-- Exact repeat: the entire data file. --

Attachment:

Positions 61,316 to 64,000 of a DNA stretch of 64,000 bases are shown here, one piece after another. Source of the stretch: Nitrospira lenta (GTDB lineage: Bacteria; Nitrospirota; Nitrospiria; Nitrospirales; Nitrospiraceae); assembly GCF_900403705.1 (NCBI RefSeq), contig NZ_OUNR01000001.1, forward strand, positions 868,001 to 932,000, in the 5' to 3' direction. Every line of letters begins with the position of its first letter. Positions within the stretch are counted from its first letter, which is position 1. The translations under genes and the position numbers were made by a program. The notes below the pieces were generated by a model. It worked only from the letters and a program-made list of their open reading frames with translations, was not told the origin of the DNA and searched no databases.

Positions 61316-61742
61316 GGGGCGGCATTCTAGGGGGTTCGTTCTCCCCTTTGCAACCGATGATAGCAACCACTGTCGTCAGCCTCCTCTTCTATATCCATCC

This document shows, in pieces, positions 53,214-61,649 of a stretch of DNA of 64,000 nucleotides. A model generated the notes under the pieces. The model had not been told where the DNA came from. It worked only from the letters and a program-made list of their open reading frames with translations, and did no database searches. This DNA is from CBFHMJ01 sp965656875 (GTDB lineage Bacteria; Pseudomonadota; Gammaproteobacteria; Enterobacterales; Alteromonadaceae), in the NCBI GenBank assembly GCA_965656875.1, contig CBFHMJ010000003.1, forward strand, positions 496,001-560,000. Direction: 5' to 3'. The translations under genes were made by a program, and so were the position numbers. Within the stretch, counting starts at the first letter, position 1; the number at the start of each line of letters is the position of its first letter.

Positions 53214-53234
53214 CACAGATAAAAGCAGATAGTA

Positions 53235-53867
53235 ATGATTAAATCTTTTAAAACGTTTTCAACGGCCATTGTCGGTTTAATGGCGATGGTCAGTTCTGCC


Positions 61,316 to 64,000 of a DNA stretch of 64,000 bases are shown here, one piece after another. Source of the stretch: Nitrospira lenta (GTDB lineage: Bacteria; Nitrospirota; Nitrospiria; Nitrospirales; Nitrospiraceae); assembly GCF_900403705.1 (NCBI RefSeq), contig NZ_OUNR01000001.1, forward strand, positions 868,001 to 932,000, in the 5' to 3' direction. Every line of letters begins with the position of its first letter. Positions within the stretch are counted from its first letter, which is position 1. The translations under genes and the position numbers were made by a program. The notes below the pieces were generated by a model. It worked only from the letters and a program-made list of their open reading frames with translations, was not told the origin of the DNA and searched no databases.

Positions 61316-61742
61316 GGGGCGGCATTCTAGGGGGTTCGTTCTCCCCTTTGCAACCGATGATAGCAACCACTGTCGTCAGCCTCCTCTTCTATATCCATCC

This document shows, in pieces, positions 53,214-61,649 of a stretch of DNA of 64,000 nucleotides. A model generated the notes under the pieces. The model had not been told where the DNA came from. It worked only from the letters and a program-made list of their open reading frames with translations, and did no database searches. This DNA is from CBFHMJ01 sp965656875 (GTDB lineage Bacteria; Pseudomonadota; Gammaproteobacteria; Enterobacterales; Alteromonadaceae), in the NCBI GenBank assembly GCA_965656875.1, contig CBFHMJ010000003.1, forward strand, positions 496,001-560,000. Direction: 5' to 3'. The translations under genes were made by a program, and so were the position numbers. Within the stretch, counting starts at the first letter, position 1; the number at the start of each line of letters is the position of its first letter.

Positions 53214-53234
53214 CACAGATAAAAGCAGATAGTA

Positions 53235-53867
53235 ATGATTAAATCTTTTAAAACGTTTTCAACGGCCATTGTCGGTTTAATGGCGATGGTCAGTTCTGCC